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Sound Moves

Listening to the everyday is like deciphering an unknown code. Slowly I put the puzzle together out of all the impressions I receive and some kind of meaning is revealed. Sounds, movements, smells transport me through time and space. I construct my own reality. Movement is the key and sound comes with it. Contemporary art music forms part of the puzzle and of my understanding of what is going on.

In my work to create a kind of meaning new contexts are formed. I listen to movement. The movements of the body possess their own tonality: long, short, hard, soft… I see music as an extension of movement. If choreography is the composing of movements, providing the tumbling fragments with a form, then music is its counterpart in terms of sound. Form is the foundation for everything that creates meaning.

I have always looked for the music when a new work is going to take shape. I have come across many different composers as part of marvellous collaborative efforts, but the one who occupies a special position in relation to my work is the Swedish composer Tommy Zwedberg. Tommy and I have been working together on or off for twenty years.

Tommy’s music reveals to me a keen ear, sensitive to sound of every kind. He draws out of the moment its own particular sound and makes use of it in a form of musical creation that is profoundly personal and with an entirely distinctive character. He makes me hear what I have never heard before. To listen to what is going on with expectation. His music reflects something profoundly existential that has to do with the very process of being alive. That sensitivity is unique.

Together we have been able to explore the process of composition on the basis of movement and different sound sources, and our different ways of listening to what is going on. Tommy has worked with electro-acoustic music in the main, although in our collaborative efforts we have worked both with orchestras, ensembles and soloists of various kinds. Nevertheless we frequently return to the fantastic opportunities provided by electro-acoustic music to explore sound-worlds and to invent new spaces. The reality we create only becomes a whole when all our senses are made use of, when the image becomes complete.

The organic sound in a body or in an object is listened to and is changed into a new form in which silence too has its allotted place. I may have heard the sound a thousand times without my mind picking up on it. And then it becomes accentuated and made conscious. It is placed in a new context. Music. The music makes demands both on my thoughts and feelings. And so we come together in working with dance. The dance and music conduct their dialogue and the context becomes clear. The work takes shape in the space that exists between what was and what will be. It is there, in the space in between, that everything is played out and new insights created.

Seeing the everyday as the very essence of life is a challenge. To see the moments follow one another in a succession of possibilities. What is actually real? There is space in the everyday for all the peculiarities, and much of the mystery, life has to offer. Secret rooms open up with new insights, and an unexpected meeting can suddenly provide exactly what was needed to make progress with an idea or something that has not yet been articulated. We take what we have experienced - together with our expectations - into that space where anything can happen. In the work of art there is space for dreams and desires, for recognition and questioning, for the construction of identity and affirmation of the self. This is the way I want it be with music as well.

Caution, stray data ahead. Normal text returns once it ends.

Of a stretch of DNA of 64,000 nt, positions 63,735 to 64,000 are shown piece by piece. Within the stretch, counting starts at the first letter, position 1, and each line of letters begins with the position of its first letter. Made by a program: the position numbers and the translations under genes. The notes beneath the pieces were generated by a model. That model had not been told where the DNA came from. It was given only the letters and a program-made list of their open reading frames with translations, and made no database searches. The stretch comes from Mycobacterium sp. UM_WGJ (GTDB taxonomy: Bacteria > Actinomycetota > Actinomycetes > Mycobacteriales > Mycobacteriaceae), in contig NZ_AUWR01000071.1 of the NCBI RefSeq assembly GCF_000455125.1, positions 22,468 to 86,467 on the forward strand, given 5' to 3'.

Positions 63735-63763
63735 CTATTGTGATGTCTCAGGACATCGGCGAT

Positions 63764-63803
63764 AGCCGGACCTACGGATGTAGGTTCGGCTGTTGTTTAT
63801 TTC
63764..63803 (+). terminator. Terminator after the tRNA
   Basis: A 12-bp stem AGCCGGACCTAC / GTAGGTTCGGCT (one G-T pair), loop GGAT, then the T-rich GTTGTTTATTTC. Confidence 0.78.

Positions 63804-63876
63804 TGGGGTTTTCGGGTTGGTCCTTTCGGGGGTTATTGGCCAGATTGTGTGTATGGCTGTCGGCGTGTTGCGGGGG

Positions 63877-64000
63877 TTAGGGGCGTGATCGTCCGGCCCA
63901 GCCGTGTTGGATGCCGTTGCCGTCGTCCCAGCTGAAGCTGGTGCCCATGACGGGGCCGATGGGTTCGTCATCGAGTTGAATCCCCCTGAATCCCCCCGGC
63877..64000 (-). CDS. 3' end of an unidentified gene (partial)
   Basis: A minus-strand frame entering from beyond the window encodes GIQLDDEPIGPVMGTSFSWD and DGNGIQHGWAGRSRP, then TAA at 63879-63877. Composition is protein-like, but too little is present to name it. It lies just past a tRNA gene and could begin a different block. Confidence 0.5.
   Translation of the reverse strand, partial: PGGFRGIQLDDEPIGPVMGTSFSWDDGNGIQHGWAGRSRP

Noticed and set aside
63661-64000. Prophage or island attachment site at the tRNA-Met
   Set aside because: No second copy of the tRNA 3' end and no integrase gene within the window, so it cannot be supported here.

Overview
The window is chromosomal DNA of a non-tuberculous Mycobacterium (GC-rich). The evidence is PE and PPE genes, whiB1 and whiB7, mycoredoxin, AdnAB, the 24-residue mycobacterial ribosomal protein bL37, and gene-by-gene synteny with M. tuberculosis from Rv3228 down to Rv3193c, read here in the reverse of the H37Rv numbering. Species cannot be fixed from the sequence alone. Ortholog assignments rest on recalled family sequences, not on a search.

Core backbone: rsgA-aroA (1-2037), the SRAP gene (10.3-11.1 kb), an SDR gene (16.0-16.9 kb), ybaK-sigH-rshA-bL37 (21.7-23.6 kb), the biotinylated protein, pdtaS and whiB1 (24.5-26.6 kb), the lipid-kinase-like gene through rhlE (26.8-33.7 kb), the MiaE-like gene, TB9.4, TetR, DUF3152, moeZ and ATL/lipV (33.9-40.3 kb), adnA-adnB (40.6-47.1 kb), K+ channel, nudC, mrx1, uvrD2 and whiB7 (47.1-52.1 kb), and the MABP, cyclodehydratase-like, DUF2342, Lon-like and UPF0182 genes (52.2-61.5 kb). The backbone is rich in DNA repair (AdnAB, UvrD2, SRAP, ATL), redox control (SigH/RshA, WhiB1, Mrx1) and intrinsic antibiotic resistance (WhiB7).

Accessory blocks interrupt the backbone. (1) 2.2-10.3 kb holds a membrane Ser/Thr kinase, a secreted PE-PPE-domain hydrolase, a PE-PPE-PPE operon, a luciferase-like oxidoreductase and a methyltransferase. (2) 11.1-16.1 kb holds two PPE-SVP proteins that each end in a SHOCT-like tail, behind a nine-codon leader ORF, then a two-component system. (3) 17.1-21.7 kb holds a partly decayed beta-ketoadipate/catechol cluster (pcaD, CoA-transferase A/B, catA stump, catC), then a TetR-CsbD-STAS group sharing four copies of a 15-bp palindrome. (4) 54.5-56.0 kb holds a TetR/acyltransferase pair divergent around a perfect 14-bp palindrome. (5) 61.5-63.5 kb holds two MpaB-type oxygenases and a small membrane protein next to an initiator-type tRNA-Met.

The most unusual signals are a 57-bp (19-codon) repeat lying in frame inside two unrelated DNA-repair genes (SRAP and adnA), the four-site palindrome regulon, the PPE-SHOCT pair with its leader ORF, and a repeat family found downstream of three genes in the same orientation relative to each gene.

As artists, we are often solitary. We are used to working alone, to being vulnerable and exposed. Experience has taught me that what I need in my desire for more extensive, more profound, working processes is the presence of others, their insights and thoughts about what is going on. Working collaboratively with composers, for example, generates much that is positive as well as a great deal of confusion and resistance. All the things that force me to strive for greater clarity in terms of what I want to achieve.

I am a critical listener. I think that much of the contemporary art music I hear is crap. Saturated for too long with too much. So often just a demonstration of what is technically possible with one flourish coming after another like one big exclamation of “Look what I can do!” How dreary. But then I get to hear something that is just so stimulating and challenging or enjoyable that all the crap is wiped from my memory.

There is often space in what is simple for the clarity of an urgent address. Meaning is created when form can be made use of in an assured way. Music can challenge me intellectually, seduce my body and transport me to that unique space in between. I leave behind all that has been just to be with and in the music, until it is time to move on. I have made many journeys of this kind with the music of Tommy Zwedberg.

The collaboration between choreographer and composer has to be grounded in a shared understanding of the goal and meaning of the work. I consider original music for dance as an essential part of the coming into being of the work and also as part of what defines the space in which it evolves. In my ongoing artistic research project: Movement as the Memory of the Body, the collaboration between Tommy Zwedberg and myself has been put to the test. I intend to present the work we have done in the form of a short theoretical introduction followed by the performance of a solo for a male dancer (68 years of age). That’s it.

Efva Lilja

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